Dislike the politics, not the tax

“I think the HST is a good thing for PEI, in terms of the Island economy and the direction that public finances are going,” says Dr. Jim Sentance. Stacks of papers and tomes on economic theory fill his office in UPEI’s Main Building.

“I think the negative reaction we’re hearing is more in response to how it has been rolled out. It’s politically unpalatable, and could lead to a backlash such as we saw in British Columbia. Which is a shame.”

Dr. Sentance is a Professor of Economics at UPEI and chair of his department. He is generally in favour of the proposed Harmonized Sales Tax, but is concerned about its unpopularity among Islanders.

“What many Islanders believe is that the governing Liberals always said they would not adopt the HST and that they have since flip-flopped on the idea,” says Dr. Sentence. “And, really, some Liberal candidates in the last election did say no to it.”

Dr. Sentance says that senior Liberals, such as the premier and senior cabinet members, were much more careful with their language.

“You would have heard them say things such as ‘the HST is not currently on the table’ or that they wouldn’t consider adopting the HST unless they could get conditions built in from Ottawa that would ensure that low-income Islanders weren’t negatively affected.”

Still, he believes that, ideally, it should have been more openly discussed in the last election or at least presented to Islanders in a more open and consultative fashion once the government decided to go that direction.

Dr. Sentance predicts transfer payments from the federal government are going to decrease in the coming years. PEI and the rest of the provinces need to be more self-reliant and need to raise more revenue at home, which means not just higher tax rates but improving the tax base.

“The PEI economy has problems,” says Dr. Sentance, “and one problem we can actually do something about is the way we collect tax. The current PST imposes significant taxes on investment, which makes it very difficult to expand existing or attract new businesses. Especially when you consider that provinces with HST provide a tax rebate on investment.”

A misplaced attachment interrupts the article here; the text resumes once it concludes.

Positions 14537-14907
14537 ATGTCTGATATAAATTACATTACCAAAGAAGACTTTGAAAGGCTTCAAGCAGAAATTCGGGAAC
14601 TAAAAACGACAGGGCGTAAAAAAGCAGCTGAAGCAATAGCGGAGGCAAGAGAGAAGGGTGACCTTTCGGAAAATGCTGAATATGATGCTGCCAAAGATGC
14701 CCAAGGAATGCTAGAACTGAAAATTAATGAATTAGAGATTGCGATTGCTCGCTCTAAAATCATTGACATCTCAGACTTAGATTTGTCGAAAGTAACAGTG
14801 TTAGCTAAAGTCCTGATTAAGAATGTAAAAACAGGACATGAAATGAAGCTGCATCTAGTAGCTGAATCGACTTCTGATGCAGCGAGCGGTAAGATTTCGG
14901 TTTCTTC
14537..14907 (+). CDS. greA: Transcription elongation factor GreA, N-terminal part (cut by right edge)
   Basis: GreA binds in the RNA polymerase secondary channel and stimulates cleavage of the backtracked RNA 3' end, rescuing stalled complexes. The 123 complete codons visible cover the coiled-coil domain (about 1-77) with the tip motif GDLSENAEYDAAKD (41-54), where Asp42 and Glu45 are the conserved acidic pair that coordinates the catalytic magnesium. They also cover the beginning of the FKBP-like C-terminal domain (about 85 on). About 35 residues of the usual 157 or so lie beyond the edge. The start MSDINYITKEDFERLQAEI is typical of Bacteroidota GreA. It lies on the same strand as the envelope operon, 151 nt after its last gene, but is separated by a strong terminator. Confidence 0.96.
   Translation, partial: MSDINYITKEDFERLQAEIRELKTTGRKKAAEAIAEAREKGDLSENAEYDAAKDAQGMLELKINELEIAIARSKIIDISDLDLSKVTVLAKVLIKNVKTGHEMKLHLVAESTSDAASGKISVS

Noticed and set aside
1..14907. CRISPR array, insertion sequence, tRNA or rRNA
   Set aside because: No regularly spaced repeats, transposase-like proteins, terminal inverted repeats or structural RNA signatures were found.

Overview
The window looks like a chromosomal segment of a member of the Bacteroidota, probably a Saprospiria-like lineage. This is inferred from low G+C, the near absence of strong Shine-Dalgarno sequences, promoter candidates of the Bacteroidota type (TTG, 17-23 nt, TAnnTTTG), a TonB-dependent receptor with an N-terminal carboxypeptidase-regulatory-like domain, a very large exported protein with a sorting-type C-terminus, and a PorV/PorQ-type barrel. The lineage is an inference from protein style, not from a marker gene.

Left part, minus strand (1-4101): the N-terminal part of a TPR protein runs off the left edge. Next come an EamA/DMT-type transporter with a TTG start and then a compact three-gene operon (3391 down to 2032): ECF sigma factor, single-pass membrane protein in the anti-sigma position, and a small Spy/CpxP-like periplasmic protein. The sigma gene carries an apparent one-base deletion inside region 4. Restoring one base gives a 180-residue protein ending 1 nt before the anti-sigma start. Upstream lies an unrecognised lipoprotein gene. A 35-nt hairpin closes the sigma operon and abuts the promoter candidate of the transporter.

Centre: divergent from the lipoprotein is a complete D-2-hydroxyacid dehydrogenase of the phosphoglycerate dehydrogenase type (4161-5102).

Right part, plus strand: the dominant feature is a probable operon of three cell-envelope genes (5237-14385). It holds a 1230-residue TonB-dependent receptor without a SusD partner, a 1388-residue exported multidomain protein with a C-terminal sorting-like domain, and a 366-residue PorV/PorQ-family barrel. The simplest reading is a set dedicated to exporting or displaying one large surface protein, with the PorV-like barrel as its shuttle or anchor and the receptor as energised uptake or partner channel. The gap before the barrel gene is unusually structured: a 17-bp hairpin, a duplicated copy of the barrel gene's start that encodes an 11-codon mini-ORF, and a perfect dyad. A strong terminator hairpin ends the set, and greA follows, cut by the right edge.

The biggest difference consumers will see under the HST will be the increased amount of tax on items such as electricity, clothes, and footwear. Dr. Sentance explains there is a longer list of items that will be taxed at a lower rate, but only by a percent or so. He says Islanders overall will be paying more taxes, but feels that amount has been exaggerated by HST critics.

“What people don’t understand is that we’re already paying most of the increase in tax that we’re going to see. Businesses are burying it in the price of their goods. Under HST, they won’t have to do that, and prices will generally reflect that by going down, as we’ve seen in other provinces.”

Looking to the future, as MLAs return for a fall sitting of the legislature, Dr. Sentance expects a renewed call for a referendum on HST.

“I’m not sure that’s a great idea,” he says. “I’m not confident a large enough portion of the population really understands what adopting the HST means. While I have a lot of sympathy with the anger about how it’s been brought in, at the end of the day I think policy should be judged on its merits. I’m concerned it would be voted down because of the way that it’s being implemented.”